Time to Safepoint and HotSpot intrinsics

Hohensee, Paul hohensee at amazon.com
Mon Nov 26 22:16:15 UTC 2018

Also, it's not just intrinsics that have this problem. All counted loops should be "strip-mined" this way. Android JVMs have been doing it for time out of mind because they budget 2-3ms max per 16.67ms frame computation time for stw events.

On 11/26/18, 2:01 PM, "Hohensee, Paul" <hohensee at amazon.com> wrote:

    The compiler could estimate the cost of an iteration using some rough pessimistic heuristic and strip mine based on that. Measuring the safepoint time directly is fragile due to inability to find all the hardware platforms that might run the JVM.
    On 11/22/18, 8:07 AM, "hotspot-dev on behalf of Andrew Haley" <hotspot-dev-bounces at openjdk.java.net on behalf of aph at redhat.com> wrote:
        In several places in HotSpot we have intrinsics that can block for a
        long time. The most extreme cases of this are some crypto accelerators
        that are only bounded by the maximum size of a byte array, 2
        gigabytes.  This leads to extended time to safepoint, where every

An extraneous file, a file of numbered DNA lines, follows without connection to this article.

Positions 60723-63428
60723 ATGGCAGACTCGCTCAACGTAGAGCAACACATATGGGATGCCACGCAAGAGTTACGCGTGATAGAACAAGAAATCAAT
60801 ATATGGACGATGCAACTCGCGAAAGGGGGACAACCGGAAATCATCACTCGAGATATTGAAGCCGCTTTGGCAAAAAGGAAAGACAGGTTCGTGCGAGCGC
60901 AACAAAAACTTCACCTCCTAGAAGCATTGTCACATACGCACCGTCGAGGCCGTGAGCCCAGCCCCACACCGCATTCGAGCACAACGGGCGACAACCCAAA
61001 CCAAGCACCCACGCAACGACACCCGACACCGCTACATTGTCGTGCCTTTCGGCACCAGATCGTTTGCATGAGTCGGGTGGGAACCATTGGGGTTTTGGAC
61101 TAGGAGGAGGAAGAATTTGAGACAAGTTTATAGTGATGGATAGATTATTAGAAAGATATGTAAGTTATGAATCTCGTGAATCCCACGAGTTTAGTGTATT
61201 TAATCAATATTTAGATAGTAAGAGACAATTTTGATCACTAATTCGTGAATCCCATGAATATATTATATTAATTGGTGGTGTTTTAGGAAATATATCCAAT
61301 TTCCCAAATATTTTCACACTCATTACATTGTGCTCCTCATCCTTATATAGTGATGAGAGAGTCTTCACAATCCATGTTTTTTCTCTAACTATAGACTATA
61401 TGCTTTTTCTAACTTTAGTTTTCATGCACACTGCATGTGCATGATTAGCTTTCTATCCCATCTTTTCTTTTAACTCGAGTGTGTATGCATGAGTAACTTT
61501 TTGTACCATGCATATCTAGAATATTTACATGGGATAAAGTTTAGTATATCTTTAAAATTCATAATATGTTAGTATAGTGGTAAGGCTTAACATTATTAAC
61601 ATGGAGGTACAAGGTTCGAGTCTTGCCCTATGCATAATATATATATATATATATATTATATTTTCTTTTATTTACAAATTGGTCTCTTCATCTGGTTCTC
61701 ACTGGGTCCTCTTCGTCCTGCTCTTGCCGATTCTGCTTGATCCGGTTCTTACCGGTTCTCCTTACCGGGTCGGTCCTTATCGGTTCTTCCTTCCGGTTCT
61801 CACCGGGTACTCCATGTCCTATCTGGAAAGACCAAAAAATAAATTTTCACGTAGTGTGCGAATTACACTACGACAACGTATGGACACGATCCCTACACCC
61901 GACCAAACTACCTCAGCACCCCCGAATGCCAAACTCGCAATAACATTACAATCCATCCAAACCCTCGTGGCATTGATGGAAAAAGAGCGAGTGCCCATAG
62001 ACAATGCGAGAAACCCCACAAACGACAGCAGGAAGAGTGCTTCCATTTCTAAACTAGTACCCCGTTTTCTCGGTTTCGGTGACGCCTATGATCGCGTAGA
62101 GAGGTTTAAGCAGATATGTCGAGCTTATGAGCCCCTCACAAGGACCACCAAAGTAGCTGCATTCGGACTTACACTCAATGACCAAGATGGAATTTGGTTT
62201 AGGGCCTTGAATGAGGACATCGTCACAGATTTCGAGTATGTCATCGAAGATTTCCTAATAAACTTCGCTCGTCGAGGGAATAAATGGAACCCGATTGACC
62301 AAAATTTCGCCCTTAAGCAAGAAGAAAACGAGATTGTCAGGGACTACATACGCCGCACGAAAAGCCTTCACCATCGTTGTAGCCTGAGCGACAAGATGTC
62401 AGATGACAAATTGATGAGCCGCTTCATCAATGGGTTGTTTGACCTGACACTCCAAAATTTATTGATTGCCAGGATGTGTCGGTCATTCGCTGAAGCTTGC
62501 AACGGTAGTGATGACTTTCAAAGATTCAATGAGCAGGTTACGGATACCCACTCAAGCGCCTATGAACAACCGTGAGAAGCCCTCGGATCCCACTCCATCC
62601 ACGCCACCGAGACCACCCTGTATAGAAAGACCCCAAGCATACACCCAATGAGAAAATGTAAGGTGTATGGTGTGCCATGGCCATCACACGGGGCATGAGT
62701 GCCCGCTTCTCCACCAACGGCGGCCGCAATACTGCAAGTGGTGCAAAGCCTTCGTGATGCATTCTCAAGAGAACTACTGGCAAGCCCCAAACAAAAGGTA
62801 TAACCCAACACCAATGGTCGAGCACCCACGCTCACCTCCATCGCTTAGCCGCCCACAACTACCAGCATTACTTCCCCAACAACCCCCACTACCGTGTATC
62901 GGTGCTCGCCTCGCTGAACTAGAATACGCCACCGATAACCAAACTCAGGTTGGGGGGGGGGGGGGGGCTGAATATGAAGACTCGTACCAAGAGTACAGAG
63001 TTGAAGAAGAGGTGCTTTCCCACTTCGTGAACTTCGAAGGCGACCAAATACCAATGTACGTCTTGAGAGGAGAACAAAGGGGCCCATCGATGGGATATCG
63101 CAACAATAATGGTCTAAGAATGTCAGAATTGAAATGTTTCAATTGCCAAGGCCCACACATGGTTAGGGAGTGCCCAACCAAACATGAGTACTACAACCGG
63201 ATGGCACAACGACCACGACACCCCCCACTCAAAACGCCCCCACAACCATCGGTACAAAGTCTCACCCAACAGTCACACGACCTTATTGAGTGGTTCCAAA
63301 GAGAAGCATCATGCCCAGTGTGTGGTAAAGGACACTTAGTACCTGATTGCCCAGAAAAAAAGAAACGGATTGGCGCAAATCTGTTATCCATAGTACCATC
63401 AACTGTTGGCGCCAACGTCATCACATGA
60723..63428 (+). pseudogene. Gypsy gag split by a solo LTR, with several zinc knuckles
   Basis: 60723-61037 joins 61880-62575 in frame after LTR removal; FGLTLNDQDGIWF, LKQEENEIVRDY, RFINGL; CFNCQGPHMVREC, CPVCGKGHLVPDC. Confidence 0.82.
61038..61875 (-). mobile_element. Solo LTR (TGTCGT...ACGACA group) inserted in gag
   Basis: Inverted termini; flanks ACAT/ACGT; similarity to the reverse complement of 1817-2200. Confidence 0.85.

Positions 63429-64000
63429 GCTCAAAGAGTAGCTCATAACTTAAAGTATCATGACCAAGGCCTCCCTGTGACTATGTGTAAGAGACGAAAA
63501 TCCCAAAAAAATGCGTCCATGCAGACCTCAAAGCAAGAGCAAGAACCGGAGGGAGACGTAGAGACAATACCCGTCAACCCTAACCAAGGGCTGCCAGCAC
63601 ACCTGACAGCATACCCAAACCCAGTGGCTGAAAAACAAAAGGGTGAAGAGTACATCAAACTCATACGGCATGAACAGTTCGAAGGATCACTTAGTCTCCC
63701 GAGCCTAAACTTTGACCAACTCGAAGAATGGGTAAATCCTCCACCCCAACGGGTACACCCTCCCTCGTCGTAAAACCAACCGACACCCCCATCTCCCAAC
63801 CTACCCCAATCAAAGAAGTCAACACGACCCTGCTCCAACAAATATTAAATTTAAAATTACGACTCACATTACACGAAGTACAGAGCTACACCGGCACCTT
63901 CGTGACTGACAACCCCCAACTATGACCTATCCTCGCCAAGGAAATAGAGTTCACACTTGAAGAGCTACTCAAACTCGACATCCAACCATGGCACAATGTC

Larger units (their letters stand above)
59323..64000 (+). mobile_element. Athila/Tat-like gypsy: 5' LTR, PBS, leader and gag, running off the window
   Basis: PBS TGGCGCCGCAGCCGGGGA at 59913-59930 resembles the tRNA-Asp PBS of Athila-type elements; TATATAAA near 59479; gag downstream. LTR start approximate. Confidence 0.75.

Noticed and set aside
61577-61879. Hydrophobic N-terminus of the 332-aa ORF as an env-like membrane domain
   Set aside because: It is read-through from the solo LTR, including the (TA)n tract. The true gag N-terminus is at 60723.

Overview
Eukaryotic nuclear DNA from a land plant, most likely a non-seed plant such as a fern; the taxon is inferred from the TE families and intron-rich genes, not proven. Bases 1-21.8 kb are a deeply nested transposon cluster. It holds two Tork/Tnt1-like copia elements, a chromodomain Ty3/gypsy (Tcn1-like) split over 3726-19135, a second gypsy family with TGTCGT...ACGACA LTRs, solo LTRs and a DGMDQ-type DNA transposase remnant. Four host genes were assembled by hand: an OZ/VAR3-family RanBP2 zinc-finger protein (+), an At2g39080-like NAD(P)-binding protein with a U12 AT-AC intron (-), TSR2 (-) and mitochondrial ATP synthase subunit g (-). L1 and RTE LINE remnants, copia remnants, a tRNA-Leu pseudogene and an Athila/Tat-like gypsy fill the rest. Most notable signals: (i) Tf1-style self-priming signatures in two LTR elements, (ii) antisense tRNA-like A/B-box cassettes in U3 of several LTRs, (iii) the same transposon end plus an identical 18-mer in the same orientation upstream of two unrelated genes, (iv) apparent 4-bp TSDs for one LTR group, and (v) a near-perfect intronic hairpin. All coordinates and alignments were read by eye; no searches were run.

thread has to wait for the intrinsic to complete. It can be on the
        order of seconds.
        We could simply limit the maximum buffer size of the intrinsic and
        wrap it in a Java loop with (as usual) a safepoint check. This does
        not noticeably slow anything down, but it does solve the TTSP
        problem. This can be important when multi-megabyte messages are being
        The question is, then, what is the maximum tolerable time that an
        intrinsic should block? I suggest that it should be on the order of a
        millisecond, particularly when garbage collectors are trying to drive
        down the safepoint time. This corresponds to AES/GCM encryption of
        about 128k - 256k batches on a decently fast 64-bit processor. Doing
        encryption in batches like this doesn't significantly slow down
        anything. It is, in a sense, like loop strip mining for primitives.
        So, I'm proposing two things: firstly we fix the intrinsics that can
        block for extended periods, and we then declare that no new intrinsic
        code will be accepted without the worst case safepoint time being
        measured and found to be acceptable.
        Andrew Haley
        Java Platform Lead Engineer
        Red Hat UK Ltd. <https://www.redhat.com>
        EAC8 43EB D3EF DB98 CC77 2FAD A5CD 6035 332F A671

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